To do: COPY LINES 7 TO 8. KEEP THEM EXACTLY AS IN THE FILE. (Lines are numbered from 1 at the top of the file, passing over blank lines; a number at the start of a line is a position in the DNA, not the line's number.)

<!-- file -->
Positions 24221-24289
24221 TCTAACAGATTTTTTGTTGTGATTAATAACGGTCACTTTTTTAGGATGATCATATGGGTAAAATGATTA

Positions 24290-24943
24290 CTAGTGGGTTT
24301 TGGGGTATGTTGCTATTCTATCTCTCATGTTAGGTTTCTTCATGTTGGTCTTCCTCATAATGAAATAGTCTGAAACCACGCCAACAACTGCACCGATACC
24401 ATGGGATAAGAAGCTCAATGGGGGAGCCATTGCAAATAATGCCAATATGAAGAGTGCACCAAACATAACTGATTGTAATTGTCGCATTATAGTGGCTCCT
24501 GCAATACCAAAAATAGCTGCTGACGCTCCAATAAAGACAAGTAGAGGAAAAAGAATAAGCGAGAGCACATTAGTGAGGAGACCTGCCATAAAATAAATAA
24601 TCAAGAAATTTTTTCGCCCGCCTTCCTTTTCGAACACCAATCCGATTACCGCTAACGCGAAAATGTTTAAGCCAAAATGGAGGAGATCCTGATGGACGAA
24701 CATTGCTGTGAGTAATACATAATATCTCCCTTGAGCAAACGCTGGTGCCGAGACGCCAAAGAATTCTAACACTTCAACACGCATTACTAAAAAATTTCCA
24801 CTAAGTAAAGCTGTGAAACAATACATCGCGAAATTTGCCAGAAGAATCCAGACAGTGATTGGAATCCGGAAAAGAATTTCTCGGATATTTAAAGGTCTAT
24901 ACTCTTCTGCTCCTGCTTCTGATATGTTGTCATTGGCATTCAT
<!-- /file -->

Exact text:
24501 GCAATACCAAAAATAGCTGCTGACGCTCCAATAAAGACAAGTAGAGGAAAAAGAATAAGCGAGAGCACATTAGTGAGGAGACCTGCCATAAAATAAATAA
24601 TCAAGAAATTTTTTCGCCCGCCTTCCTTTTCGAACACCAATCCGATTACCGCTAACGCGAAAATGTTTAAGCCAAAATGGAGGAGATCCTGATGGACGAA